Exploratory Testing TestChat


(Heather) #1

So tonights TestChat on Exploratory testing was a super busy one! I thought it would be good to summarise some of the replies here.

Q1. What do you feel the value of exploratory testing is compared to other testing activities?

A summary of the answers:
Speed, learning and a human centred approach were big themes in the responses to this question.

Speed in that testers can quickly learn about the software they are testing and in an engaging way. When they are exploring, they can change direction of the test as they learn. They can find bugs quicker and earlier in the process. They can use that information immediately which “creates purpose-driven conversations” as @simon_tomes said.

Testers are able to use their brain more by exploring rather than following a script verbatim which can be boring. They are also able to spend more time approaching the product in a similar fashion to how end users might, as they don’t follow test scripts or follow exact steps. By using this approach, you can explore the edge cases more and see what the product is capable of doing rather than does it do one thing as intended.

@friendlytester highlighted “I feel it forces me to listen to my inner self. What can I see, is it important, where else can I look. With a check, I’m narrow focused. Both have their place though.”

Q2. What tools do you use to help you with exploratory testing?

I think for this question it would be better to redirect everyone to the Club post What tools and things do you use to help you with exploratory testing?

Q3. How do you record and share discoveries from your exploratory testing?

I imagine the responses to this might vary depending on your team structure, i.e. fully remote, some remote or all on the same site.

A notebook and postits, be they physical or virtual, while exploring seem to be quite popular. Colour coding those notes was a common approach too. Be it red text to highlight a bug or a coloured question mark in the margin to remind you to ask someone something, it seems a set of coloured pens would be a common find among the testers desks.

Screenshots and various types of screen recorders (full videos or gifs) can be useful for retracing your own steps or sharing with the team so they can see what you did and what you mean by your findings.

You can summarise the findings in an email, a face to face chat with the team, Slack or whatever internal communication system your team uses.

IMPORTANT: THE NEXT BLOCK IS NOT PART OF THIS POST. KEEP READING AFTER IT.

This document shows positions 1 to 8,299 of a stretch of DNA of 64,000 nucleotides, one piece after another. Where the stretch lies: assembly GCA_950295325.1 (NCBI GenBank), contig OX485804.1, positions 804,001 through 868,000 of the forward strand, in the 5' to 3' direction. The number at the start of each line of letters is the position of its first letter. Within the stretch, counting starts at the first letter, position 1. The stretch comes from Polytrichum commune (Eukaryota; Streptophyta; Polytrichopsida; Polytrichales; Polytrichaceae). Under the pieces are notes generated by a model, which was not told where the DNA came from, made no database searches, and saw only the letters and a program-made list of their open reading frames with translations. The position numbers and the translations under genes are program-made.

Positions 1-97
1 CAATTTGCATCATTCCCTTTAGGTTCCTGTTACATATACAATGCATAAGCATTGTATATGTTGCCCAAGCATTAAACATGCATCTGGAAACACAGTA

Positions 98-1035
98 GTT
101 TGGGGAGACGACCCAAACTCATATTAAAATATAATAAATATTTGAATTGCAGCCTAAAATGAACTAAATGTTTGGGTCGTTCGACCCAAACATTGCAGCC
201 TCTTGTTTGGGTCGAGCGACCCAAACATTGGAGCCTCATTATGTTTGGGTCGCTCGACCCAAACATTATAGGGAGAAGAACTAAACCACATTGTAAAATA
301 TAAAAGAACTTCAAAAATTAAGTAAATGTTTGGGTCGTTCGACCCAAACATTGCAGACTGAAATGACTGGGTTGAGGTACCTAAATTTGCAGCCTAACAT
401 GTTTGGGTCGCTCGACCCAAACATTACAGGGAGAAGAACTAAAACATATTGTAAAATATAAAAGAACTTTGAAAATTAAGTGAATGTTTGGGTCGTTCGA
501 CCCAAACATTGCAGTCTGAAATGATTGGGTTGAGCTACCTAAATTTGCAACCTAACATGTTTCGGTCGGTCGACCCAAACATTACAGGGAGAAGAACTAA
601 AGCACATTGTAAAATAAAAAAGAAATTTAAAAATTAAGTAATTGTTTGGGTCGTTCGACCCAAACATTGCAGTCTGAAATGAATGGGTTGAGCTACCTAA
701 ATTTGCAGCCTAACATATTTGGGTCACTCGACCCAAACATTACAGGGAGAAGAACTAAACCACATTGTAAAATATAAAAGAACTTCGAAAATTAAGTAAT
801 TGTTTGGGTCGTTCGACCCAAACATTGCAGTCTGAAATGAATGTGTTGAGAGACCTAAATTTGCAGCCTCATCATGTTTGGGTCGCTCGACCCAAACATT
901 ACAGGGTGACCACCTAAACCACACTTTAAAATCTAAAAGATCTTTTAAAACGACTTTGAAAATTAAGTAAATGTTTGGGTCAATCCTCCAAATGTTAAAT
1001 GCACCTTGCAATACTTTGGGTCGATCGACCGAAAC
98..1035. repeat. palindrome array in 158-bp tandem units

Some logged their findings (bugs or tasks) into JIRA or a similar tool for safe keeping. These took the format of bugs, comments on stories or new stories created.

@friendlytester also mentioned heatmaps as a form of recording findings and sessions, hopefully he’ll blog about this soon :smile: In the meantime, you should read the transcript to see how he describes it.

One of the other things that came up, and I find these can be marmite type, was mindmaps. People either love them or hate them. As mentioned in the chat, they are good for small focused efforts but they can get messy with bigger tasks.

SBTM was mentioned as a way to prevent information overload and provide structure.

You could also pair or mob (either with other testers or devs) to show the benefit of the way we work, and how we explore. The logs can also give proof that you’ve been exploring the system should it be needed.

Above all, the top thing to remember is: if you find things that worked, tell people, praise the team.

Q4. What’s the best discovery you’ve had during exploratory testing?

Now this created a bit of a stir, @del.dewar1 said it was “like asking me to pick my favourite child” :joy: @ambertests “Recently discovered one of our most used APIs is returning same thing 99% of the time and putting much unnecessary load on the db”, that’s quite the discovery! Andrea Hüttner “Found no bug running 213 scripted checks. Spent 20 minutes exploratory testing, found 4 serious bugs in the same code!!”

Accessibility and performance issues seemed to be high on the discovery list.

I think my favourite response was “Sometimes just sharing information on how the product works can lead to better business and technical decisions by the team”.

Overall, it seemed that exploratory testing helped testers rediscover the fun of testing.


We shared some resources at the end of the chat too How to Explore with Intent by @maaret and 99 Second Introduction to Exploratory Testing by @mwinteringham and @danashby.

If you weren’t able to attend yourself, why not add your own replies below? If you were and you want to expand on your answers, let’s continue the chat here :slight_smile:


(Brian) #2

Sorry I missed it. The feedback I saw on twitter (and here, now) was mostly positive and it looked very productive.

For future reference, when you plan on another one of these, where would I look for the announcement/information?


(Aine) #3

Hi Brian, that’s a shame you missed it. We generally announce it on a few different platforms. We post the event on our facebook page. It is also live on The Dojo and it’s mentioned repeatedly on our Twitter account too. Plus announcing it on the various slack channels. So you can find it on your platform of choice. Hopefully, you’re able to make the next chat!


(Gavin) #4

I missed it as well but then my kids have been off school all day and it has been bedlam here.

Is is going to be viewable somewhere as a recording?


(gordon) #5

The transcript of the session is available at https://www.crowdchat.net/TestChat


(Rosie) #6

Best specific link to check for all our upcoming events (face to face or online) is here - https://dojo.ministryoftesting.com/events